The Wooden articular church in Kežmarok was built by the local Lutherans during a period of religious persecution, when they were allowed to erect only wooden churches. That is why even nails were made exclusively of wood. The construction was financially supported by Protestants from various countries, including Sweden and Denmark.
The only stone part of the church is its sacristy, originally built in 1593 as a pub outside the city walls. In the 17th century, the Roman Catholic dynasty of Habsburgs persecuted Protestantism in the Habsburg Monarchy, which included territory of present Slovakia at that time. The number of churches was limited to one in each free royal town, Kežmarok being one of them. The construction material had to be the cheapest possible (wood at that time) and a church had to be completed in 365 days. Furthermore, the site of a new Protestant church had to be chosen by a royal commission. In Kežmarok, a royal commission deliberately chose an ancient pub as a place of worship, in order to humiliate the local Protestant community. The pub was subsequently incorporated into a hastily constructed religious building as a sacristy.
The oldest parts are an epitaph from 1688 and a Renaissance baptistery from 1690. They are the only remaining parts of the first church. The second wooden church, erected in the Baroque style in 1717, completely replaced the first building. It has the shape of an equal-armed Greek cross. The space can accommodate 1,541 worshipers. According to a legend, circular windows were made by Swedish sailors contributing to the construction. The organ, completed in 1729, is known for its perfect sound despite having only wooden pipes.
The church is one of only five Lutheran wooden churches remaining in Slovakia. It is part of the UNESCO World Heritage Site of Wooden Churches of the Slovak part of the Carpathian Mountain Area.References:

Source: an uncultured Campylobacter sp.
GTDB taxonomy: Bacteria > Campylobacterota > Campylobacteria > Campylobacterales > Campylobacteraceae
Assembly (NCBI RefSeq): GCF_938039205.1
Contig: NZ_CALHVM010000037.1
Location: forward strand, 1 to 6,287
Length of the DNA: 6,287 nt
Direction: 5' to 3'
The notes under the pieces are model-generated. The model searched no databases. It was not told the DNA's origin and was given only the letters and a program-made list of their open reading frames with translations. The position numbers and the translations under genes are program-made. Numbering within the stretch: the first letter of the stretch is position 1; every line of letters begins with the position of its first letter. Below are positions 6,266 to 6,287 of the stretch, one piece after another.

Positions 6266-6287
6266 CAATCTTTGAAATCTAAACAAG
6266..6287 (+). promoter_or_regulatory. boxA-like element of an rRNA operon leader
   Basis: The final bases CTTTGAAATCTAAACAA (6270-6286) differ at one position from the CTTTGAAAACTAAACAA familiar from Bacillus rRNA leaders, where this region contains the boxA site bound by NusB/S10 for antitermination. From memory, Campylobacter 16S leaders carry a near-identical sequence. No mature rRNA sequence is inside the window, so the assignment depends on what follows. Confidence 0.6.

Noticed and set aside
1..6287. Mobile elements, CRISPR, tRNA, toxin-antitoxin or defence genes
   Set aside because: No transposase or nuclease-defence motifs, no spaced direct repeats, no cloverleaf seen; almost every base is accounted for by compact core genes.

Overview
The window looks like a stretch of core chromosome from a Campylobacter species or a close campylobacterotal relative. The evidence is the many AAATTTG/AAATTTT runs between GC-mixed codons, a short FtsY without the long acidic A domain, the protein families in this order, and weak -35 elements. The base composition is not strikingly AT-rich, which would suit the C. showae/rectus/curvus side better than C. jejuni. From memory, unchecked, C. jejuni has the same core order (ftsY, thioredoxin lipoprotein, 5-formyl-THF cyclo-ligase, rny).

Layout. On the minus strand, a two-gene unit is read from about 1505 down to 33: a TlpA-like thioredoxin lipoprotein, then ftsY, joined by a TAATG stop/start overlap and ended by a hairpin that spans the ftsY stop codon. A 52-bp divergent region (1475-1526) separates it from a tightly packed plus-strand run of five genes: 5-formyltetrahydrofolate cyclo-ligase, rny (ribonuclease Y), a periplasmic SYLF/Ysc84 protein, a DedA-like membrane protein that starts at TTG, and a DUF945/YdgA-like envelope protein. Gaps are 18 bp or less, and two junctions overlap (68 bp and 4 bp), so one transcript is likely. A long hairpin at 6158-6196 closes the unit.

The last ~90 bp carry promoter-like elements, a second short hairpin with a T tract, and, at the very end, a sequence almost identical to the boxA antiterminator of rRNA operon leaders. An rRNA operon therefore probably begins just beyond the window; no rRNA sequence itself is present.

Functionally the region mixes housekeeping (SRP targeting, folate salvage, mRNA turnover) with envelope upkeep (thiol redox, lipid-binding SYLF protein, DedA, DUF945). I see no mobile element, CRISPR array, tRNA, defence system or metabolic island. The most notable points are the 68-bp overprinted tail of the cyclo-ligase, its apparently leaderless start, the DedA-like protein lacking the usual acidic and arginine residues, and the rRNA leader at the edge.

German crusaders known as the Livonian Brothers of the Sword began construction of the Cēsis castle (Wenden) near the hill fort in 1209. When the castle was enlarged and fortified, it served as the residence for the Order's Master from 1237 till 1561, with periodic interruptions. Its ruins are some of the most majestic castle ruins in the Baltic states. Once the most important castle of the Livonian Order, it was the official residence for the masters of the order.
In 1577, during the Livonian War, the garrison destroyed the castle to prevent it from falling into the control of Ivan the Terrible, who was decisively defeated in the Battle of Wenden (1578).
In 1598 it was incorporated into the Polish-Lithuanian Commonwealth and Wenden Voivodship was created here. In 1620 Wenden was conquered by Sweden. It was rebuilt afterwards, but was destroyed again in 1703 during the Great Northern War by the Russian army and left in a ruined state. Already from the end of the 16th century, the premises of the Order's castle were adjusted to the requirements of the Cēsis Castle estate. When in 1777 the Cēsis Castle estate was obtained by Count Carl Sievers, he had his new residence house built on the site of the eastern block of the castle, joining its end wall with the fortification tower.
Since 1949, the Cēsis History Museum has been located in this New Castle of the Cēsis Castle estate. The front yard of the New Castle is enclosed by a granary and a stable-coach house, which now houses the Exhibition Hall of the Museum. Beside the granary there is the oldest brewery in Latvia, Cēsu alus darītava, which was built in 1878 during the later Count Sievers' time, but its origins date back to the period of the Livonian Order. Further on, the Cēsis Castle park is situated, which was laid out in 1812. The park has the romantic characteristic of that time, with its winding footpaths, exotic plants, and the waters of the pond reflecting the castle's ruins. Nowadays also one of the towers is open for tourists.